What Summer is Good for

on in Fundraising

Summer’s a terrible time for fundraising.

Heard that one before?

I hear it every year, from clients, board members, donors…it’s as if everyone gives up and heads for the beach – or wishes they had.

But unfortunately, the need to pay the rent, electricity, salaries, benefits – doesn’t slow down.

So what’s myth and what’s reality about summer fundraising?


Myth:  In the summer, everyone is focused on family, friends and fun, so no one has time to pay attention to the fundraising drive of their local nonprofit.

Reality:  You just have to go where the people are. Try a family picnic, or a pool party, or some other activity that acknowledges that summer’s here and the kids are hanging around. Alternatively, you may have a donor base whose children are away at summer camp – leaving them footloose and fancy free in the evening. What about a mint julep party on a sultry summer evening? How to find out? Decide who you most want to reach…and ask them.

Myth:  Donors are away during the summer. All summer. It’s impossible to engage them between June and September.

Reality:  They may be away, but that doesn’t mean they’re not capable of wanting to make a difference in the world. Try an email or web-based campaign – many people use their summer vacations to catch up on non-work-related interests. At the very least, you’ll remind them of all the good work still going on that they helped make possible.b2ap3_thumbnail_lemonadestand.jpg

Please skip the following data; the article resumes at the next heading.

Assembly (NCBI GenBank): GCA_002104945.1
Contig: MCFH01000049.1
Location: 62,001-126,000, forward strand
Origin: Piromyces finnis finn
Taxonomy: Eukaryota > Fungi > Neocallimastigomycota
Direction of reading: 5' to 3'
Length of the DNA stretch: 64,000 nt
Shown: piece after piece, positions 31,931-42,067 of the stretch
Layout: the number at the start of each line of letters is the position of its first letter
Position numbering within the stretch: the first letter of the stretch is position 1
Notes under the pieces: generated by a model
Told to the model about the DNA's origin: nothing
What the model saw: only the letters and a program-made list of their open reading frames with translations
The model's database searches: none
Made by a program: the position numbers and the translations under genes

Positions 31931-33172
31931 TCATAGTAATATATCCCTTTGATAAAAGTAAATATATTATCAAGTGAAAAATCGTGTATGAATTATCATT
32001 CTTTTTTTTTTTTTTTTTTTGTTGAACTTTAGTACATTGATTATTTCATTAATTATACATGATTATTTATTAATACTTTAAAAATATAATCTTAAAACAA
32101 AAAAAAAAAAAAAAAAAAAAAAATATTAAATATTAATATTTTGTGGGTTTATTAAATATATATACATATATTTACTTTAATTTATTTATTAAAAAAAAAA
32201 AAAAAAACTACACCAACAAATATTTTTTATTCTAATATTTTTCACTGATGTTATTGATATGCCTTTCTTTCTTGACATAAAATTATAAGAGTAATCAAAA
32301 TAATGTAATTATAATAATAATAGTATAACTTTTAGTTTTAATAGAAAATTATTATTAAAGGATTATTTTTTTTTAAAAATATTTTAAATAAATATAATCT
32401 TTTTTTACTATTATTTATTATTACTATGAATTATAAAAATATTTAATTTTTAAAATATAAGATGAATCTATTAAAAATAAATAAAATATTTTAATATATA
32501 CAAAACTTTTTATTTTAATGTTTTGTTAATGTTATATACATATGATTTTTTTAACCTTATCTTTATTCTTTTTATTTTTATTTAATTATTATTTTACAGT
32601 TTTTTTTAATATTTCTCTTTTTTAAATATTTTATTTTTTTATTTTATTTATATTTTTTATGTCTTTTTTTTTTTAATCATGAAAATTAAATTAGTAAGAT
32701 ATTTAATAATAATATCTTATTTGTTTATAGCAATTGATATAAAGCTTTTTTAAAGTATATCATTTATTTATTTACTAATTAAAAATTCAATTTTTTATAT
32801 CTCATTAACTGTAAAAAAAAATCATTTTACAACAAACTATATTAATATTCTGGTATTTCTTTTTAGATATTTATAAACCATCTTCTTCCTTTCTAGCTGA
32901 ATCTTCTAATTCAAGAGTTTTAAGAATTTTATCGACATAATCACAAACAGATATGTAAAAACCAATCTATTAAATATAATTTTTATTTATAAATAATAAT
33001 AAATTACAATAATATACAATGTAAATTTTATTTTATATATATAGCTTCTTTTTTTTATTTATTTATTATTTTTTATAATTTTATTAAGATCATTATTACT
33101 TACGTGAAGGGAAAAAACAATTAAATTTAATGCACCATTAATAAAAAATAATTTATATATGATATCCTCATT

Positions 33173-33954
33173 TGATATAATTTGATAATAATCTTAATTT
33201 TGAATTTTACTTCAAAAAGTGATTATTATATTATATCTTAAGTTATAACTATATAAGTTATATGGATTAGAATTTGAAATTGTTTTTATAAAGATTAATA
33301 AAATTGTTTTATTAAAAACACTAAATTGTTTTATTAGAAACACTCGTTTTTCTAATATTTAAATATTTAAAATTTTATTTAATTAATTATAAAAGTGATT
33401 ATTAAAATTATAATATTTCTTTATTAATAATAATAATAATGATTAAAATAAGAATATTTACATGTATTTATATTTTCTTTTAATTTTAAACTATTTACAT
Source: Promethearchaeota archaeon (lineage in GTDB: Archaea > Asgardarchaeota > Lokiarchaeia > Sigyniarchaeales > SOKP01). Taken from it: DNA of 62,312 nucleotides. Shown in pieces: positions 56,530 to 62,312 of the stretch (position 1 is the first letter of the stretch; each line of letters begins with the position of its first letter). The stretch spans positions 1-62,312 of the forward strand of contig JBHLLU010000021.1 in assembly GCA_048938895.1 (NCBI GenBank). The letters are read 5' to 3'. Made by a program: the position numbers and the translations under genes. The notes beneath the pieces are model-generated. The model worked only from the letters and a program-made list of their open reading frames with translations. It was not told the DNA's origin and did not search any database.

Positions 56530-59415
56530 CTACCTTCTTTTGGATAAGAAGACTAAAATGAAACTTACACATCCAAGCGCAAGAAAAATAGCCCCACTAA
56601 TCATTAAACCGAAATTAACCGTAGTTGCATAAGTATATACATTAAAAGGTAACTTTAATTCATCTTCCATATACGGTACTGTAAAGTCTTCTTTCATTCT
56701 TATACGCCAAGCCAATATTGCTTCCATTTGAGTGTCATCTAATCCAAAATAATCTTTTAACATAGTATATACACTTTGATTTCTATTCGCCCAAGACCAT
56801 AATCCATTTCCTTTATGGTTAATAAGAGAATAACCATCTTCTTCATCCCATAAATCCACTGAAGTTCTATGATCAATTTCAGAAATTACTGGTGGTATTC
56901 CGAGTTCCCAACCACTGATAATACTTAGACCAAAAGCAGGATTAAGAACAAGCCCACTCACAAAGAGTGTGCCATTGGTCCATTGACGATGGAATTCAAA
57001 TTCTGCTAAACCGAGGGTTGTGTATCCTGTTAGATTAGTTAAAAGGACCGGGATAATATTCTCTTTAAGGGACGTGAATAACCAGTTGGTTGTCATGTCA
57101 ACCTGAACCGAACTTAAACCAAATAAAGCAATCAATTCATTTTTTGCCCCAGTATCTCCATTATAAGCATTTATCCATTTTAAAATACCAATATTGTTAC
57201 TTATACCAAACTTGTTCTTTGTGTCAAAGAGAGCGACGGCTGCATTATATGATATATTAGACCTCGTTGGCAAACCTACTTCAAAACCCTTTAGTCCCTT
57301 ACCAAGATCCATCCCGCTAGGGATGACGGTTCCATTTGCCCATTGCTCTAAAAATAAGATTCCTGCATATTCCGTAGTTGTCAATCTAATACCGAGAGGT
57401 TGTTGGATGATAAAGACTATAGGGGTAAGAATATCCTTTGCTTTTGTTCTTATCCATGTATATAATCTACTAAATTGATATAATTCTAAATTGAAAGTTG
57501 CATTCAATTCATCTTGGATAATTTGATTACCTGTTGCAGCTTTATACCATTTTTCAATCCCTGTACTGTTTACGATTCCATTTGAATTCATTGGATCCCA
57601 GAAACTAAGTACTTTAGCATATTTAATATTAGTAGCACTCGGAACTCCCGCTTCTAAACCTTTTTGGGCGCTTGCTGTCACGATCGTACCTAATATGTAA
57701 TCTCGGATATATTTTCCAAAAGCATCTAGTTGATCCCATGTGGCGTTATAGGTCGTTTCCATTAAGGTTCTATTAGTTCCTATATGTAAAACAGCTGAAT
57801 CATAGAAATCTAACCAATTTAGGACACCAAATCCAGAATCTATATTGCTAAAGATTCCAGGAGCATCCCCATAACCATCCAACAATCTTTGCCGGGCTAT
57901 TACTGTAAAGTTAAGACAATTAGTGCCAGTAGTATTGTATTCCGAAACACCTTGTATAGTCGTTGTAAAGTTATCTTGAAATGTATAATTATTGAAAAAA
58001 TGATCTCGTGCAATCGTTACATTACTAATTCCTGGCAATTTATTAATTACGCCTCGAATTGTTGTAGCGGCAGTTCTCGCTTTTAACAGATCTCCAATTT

Myth:  You can’t get volunteers to put in time over the summer – if you haven’t organized your team by mid-June, you can just forget about it till September.

Reality:  It is just about impossible to get a group of volunteers (or board members) together for an in-person meeting in the heart of summer. I just tried to schedule an in-person meeting of my board’s fundraising committee, and once we finished hop-scotching through everyone’s summer vacation, we landed on September 1st! But it’s not impossible to schedule conference calls to keep an early-fall campaign on track.

And it is possible to meet with people one-on-one – to update them on your agency’s work, to ask for a leadership commitment for a fall campaign, to help them (and you) figure out how they’re going to help you over the next year.

So use the summer to think, to plan, and to line up the dominoes one by one.

And to relax – it’s gonna be a busy fall, so catch up on your R & R, now.

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